A by-product? Yes, if the outcome is largely determined by an ongoing process that may not be linear, then outcomes are by and large as accidental even when the intentions are strong. Some artists of course, play with chance and accidents all the time and this was the foundation of the work of John Cage. Others plan their works very carefully and many have those works built by apprentices to specifications they have created. But, for the most part artists and designers to varying degrees learn to combine chance, accident and purpose to produce works that reflect only a small proportion of their intentions.

Traditional research in the social sciences uses a variety of time tested methods from observation to participant observation among many approaches, to try and understand phenomena and in many cases suggest solutions to problems and challenges. The methods range from the quantitative to the qualitative and constitute a vast constellation of strategic choices with the intellectual and practical goal of deepening and enhancing our understanding both of the world we live in and ourselves. I cannot do justice to the range here, its complexity and breadth. Suffice to say, nearly anything and everything can be the object or subject of research.

My point is that the same situation exists in the arts and design. Tim Brown comments on Charles Eames and the manner in which the Eames conducted a series of important design experiments in the early 20th century. (See Brown’s wonderful book, Change by Design published by Harper Collins in 2009.) “From their legendary office at 901 Washington Boulevard in Venice, California, the Eameses and their associates conducted a series of design experiments that stretched across four decades and covered every imaginable medium: the molded plywood chairs that became synonymous with American modernism; their famous case study house No. 8 in Pacific Palisades; the museum exhibitions they built, and the educational films they produced. Not always visible in the finished projects, however, is the methodological experimentation that lay behind them.” (71)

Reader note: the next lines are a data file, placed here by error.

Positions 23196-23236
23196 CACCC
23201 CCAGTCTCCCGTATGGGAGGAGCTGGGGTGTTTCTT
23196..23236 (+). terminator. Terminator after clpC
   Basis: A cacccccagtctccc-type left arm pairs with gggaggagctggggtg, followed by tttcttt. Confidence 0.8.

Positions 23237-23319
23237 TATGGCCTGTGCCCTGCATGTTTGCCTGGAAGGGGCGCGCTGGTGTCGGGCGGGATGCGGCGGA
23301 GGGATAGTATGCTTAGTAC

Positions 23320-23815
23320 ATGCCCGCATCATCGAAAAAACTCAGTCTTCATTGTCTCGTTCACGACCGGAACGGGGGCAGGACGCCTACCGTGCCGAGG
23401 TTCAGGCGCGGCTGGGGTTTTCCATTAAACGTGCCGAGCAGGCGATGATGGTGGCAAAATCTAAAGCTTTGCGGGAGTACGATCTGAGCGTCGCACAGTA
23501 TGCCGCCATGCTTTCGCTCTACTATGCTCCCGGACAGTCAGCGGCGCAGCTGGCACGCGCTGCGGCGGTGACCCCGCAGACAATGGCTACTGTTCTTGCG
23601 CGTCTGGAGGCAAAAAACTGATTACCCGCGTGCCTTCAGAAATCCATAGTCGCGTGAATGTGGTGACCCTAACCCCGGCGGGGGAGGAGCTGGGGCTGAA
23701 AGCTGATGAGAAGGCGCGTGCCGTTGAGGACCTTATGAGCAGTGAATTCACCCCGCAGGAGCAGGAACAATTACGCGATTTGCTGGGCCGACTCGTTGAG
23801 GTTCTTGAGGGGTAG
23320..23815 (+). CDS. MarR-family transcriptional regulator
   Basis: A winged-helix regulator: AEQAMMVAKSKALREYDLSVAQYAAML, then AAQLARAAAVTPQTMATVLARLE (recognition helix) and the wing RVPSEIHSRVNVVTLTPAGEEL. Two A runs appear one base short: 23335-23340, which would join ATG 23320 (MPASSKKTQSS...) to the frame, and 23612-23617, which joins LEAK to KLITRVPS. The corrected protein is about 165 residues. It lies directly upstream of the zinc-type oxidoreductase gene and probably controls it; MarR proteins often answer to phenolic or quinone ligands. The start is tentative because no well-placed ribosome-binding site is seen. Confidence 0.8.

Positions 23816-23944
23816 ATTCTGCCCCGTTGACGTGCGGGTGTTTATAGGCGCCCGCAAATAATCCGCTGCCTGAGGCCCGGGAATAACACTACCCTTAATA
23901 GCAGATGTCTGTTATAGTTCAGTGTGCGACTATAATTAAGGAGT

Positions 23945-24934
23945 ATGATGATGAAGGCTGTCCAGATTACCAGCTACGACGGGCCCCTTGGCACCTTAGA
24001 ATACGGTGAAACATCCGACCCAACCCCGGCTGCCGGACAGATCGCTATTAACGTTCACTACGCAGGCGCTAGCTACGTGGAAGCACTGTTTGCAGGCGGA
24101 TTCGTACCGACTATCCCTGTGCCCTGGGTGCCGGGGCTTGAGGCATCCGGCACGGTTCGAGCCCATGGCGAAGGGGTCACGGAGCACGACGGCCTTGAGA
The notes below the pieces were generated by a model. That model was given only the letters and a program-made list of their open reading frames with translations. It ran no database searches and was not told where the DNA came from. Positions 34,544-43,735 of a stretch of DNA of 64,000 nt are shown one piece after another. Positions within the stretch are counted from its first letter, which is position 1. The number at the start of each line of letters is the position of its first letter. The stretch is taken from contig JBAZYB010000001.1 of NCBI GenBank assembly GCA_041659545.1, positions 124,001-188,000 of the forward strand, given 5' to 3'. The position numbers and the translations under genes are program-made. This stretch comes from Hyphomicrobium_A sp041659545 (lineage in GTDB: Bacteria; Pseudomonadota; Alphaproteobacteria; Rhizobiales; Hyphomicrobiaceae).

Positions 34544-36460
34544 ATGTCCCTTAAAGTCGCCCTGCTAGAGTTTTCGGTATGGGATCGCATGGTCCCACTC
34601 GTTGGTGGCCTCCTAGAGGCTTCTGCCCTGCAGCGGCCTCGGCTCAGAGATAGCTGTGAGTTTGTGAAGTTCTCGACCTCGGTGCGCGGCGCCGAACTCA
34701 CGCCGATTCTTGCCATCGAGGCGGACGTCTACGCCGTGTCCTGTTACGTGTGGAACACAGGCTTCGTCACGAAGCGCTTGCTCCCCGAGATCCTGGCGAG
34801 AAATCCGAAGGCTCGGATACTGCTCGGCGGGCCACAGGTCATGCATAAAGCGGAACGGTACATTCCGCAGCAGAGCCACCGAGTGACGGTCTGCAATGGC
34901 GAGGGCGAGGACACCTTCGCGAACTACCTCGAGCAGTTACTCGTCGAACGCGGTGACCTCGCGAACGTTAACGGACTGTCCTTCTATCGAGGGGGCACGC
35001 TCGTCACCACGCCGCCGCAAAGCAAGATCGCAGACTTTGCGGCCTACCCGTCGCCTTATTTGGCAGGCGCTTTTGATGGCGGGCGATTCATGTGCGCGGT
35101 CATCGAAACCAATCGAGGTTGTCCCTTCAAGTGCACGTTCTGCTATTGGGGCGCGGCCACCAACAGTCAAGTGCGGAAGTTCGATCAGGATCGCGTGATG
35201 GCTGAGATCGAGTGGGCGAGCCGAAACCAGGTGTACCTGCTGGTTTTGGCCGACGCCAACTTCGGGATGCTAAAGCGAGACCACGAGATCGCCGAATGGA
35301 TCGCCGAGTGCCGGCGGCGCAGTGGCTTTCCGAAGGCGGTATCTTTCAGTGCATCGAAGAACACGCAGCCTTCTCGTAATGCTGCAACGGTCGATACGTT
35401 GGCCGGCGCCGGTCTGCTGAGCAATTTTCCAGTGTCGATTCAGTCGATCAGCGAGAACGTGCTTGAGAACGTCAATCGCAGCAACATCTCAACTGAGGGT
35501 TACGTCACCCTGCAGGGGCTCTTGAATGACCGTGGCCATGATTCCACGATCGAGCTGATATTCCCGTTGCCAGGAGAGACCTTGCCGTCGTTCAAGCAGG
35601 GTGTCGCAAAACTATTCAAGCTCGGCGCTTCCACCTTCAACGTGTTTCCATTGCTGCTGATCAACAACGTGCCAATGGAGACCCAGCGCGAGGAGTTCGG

Crucially, the finished projects of designers and of artists only sometimes reveal their methodological origins and process. Many self-conscious and self-reflexive creators have of course from time to time created works that reveal method in their very materiality. But, for the most part, creative process remains unseen, background chatter as it were, with little seeming connection to method.

Here is an example of a creative project that sees itself within the traditional methods of the social sciences.

“I am a lecturer with the Department of Photography at the Queensland College of Art, Griffith University, specialising in the fields of photojournalism and social documentary. My recent projects borrow heavily from the practices inherent in visual ethnography and include hospice and palliative care (Lloyd, Passing Time, 2000), documenting a small regional community outside of Brisbane (Something about Us, Logan Art Gallery, 2001) and, currently, working on a project looking into substance misuse in the Mt Isa district.” David Lloyd.

This is a hybrid of course and one of many works that are challenging conventional definitions of art and media. But, it points out that how fluid the boundaries between creative processes are and how careful we have to be in assuming *lack* of method when they may well be one.

Contingency is about methods that are applied to creative challenges without necessarily linking process to outcome. This is also similar to prototyping which is a process of experimental exploration that is as ideational as it is material.

More on this topic over the next few months.